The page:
As a revenue marketer, you know it's important to track your progress. After all, if you don't know where you're going, how will you know when you get there?
By tracking KPIs, you'll be able to see whether your revenue marketing efforts are successful. If you're not seeing the results you want, you can adjust your strategy accordingly. By continually improving your marketing, you can increase your sales and grow your business.
In this article, we'll discuss some key performance indicators (KPIs) for revenue marketing. By tracking these metrics, you'll be able to tell whether your efforts are successful and continue to improve your marketing strategy.
- Predicted revenue
- Deals acquired
- Closed deals
- Marketing attributed revenue
- Marketing ROI
- Customer lifetime value
- Sales cycle length
Predicted revenue is an estimated amount of revenue your business will make over a certain period of time, like a year. The forecast takes into account data from both present and past sales to make a prediction of future revenue.
It’s an important metric to track as it can help you plan for future investments and costs if predictions look good, or to put contingency plans in place for any predicted drops in revenue.
Predicting revenue takes into account both sales and marketing efforts. By having predictive revenue as a KPI, you can measure actual revenue against your predictions to discover how accurate you were, and make adjustments if your estimates were off.
A crucial way to keep an eye on how your revenue marketing efforts are progressing is to measure the number of deals you’re acquiring in the marketing funnel. Keeping track of your deals as a metric lets you know how effective your marketing efforts have been.
Similar to how many deals you acquire, tracking how many you manage to close will further help to highlight what you’re doing well, and where improvements can be made. When you have a goal in mind for the number of closed deals, you’ll be better able to understand the product-market fit, the pricing structure, and if the sales team's approach to their leads needs to be adjusted, or even if they’re receiving the right leads in the first place.
You can also track just how much revenue those deals bring the company over time in the form of customer lifetime value.
Measuring closed deals is also a great KPI to share between marketing and sales to help with alignment.
Marketing attributed revenue
When you measure all the different marketing metrics, it becomes easy to discover just how much revenue you can attribute to specific marketing touchpoints.
In this way, you can find out the overall contribution of marketing to revenue growth. You can look at individual marketing activities and deep dive into the data to discover exactly how many sales can be attributed to each channel, asset, or campaign. Not only does this help you better track your marketing efforts, but it gives you insights into which marketing channels to stick with, and which to put less energy into.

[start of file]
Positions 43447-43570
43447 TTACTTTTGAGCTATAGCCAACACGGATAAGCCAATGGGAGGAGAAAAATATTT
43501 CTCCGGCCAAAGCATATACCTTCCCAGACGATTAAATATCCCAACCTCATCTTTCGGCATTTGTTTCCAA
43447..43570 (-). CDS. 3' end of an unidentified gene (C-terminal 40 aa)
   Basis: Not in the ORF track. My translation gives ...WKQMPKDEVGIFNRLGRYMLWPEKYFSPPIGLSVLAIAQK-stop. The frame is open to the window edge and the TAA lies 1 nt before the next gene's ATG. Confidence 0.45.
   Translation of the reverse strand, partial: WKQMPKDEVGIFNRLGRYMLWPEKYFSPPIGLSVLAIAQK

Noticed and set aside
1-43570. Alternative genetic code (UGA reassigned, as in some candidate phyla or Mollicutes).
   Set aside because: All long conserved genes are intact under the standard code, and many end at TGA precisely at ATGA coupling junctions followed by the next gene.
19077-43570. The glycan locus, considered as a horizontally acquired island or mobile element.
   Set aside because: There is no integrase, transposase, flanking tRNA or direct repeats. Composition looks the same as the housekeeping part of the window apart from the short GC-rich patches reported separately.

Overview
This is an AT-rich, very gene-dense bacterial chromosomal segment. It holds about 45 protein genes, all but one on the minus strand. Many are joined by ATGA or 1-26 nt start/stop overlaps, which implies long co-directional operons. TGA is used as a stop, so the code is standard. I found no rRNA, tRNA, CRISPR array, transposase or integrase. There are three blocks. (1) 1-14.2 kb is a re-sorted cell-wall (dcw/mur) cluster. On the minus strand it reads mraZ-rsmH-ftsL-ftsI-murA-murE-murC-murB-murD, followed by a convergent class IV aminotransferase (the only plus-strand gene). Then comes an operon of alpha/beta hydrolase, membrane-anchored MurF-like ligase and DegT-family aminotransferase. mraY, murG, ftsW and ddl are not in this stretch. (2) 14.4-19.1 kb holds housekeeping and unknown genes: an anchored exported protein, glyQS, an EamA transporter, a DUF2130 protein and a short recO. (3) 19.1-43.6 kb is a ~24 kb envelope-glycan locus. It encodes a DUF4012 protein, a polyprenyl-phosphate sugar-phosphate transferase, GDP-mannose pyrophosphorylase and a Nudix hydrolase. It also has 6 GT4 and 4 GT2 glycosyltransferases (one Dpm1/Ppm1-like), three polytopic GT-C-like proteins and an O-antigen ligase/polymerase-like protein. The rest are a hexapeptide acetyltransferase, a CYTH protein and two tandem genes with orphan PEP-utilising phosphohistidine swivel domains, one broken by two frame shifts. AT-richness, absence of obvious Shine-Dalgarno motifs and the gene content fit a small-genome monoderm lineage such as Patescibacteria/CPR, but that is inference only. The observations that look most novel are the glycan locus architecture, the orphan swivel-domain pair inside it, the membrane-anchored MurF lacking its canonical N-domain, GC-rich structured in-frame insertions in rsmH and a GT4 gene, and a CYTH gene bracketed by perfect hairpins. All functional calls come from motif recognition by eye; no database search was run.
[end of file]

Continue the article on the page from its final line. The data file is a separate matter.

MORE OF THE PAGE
Setting KPIs for marketing attributed revenue gives your marketing team something to work towards. So often the marketing department is oblivious to how their efforts are directly impacting revenue, so by focusing on this KPI for your team, they’ll have a greater awareness of how their work impacts the company’s success.
The cost-efficiency of marketing has a big impact on the bottom line. By looking at marketing ROI, you can see how much revenue has been generated at the cost of the marketing efforts to generate said revenue.
To get an accurate picture of your marketing ROI, you need the ratio of attributed revenue to marketing spend. This KPI can really highlight just how much revenue your marketing team is generating, and can help you highlight your successes to the higher-ups at your company.
Customer lifetime value
Customer lifetime value (CLV) is an important metric to understand as it can inform decisions like how much to pay to acquire new customers, the effect of losing customers, and the total revenue you can expect to bring in from a single customer.
It’s ideal as a KPI for revenue marketing, as it gives you a complete picture. A growing CLV indicates a company is doing well, as customers are happy and prolonging the life of their relationship. But a declining CLV means that a company is generating less revenue from each customer, and changes are needed to remedy this.
CLV as a metric can give you a robust picture of where your organization stands and the revenue you can expect to generate over the course of a customer's lifespan.
Sales cycle length
Another metric you can use for a KPI is the sales cycle. By measuring the lead to win time, you can keep track of just how quickly you’re generating revenue. This metric takes into account how quickly leads move through the sales pipeline, starting with the initial contact with a lead, up to when the deal is closed.
This KPI can track the overall performance of your sales strategy. It can also boost the sales cycle by highlighting where leads are growing cold, and identify the steps sales reps can take to close deals more quickly. The shorter the sales cycle, the less costly it is for your business.
There are a number of revenue marketing KPIs that you can track, from the leads interested in your products or service, to your conversion rate which measures how many prospects have become paying customers. Analyzing your team’s contribution to overall revenue is a new way of looking at existing processes and pulling back the curtain of your department’s overall effectiveness and how you’re impacting the bottom line.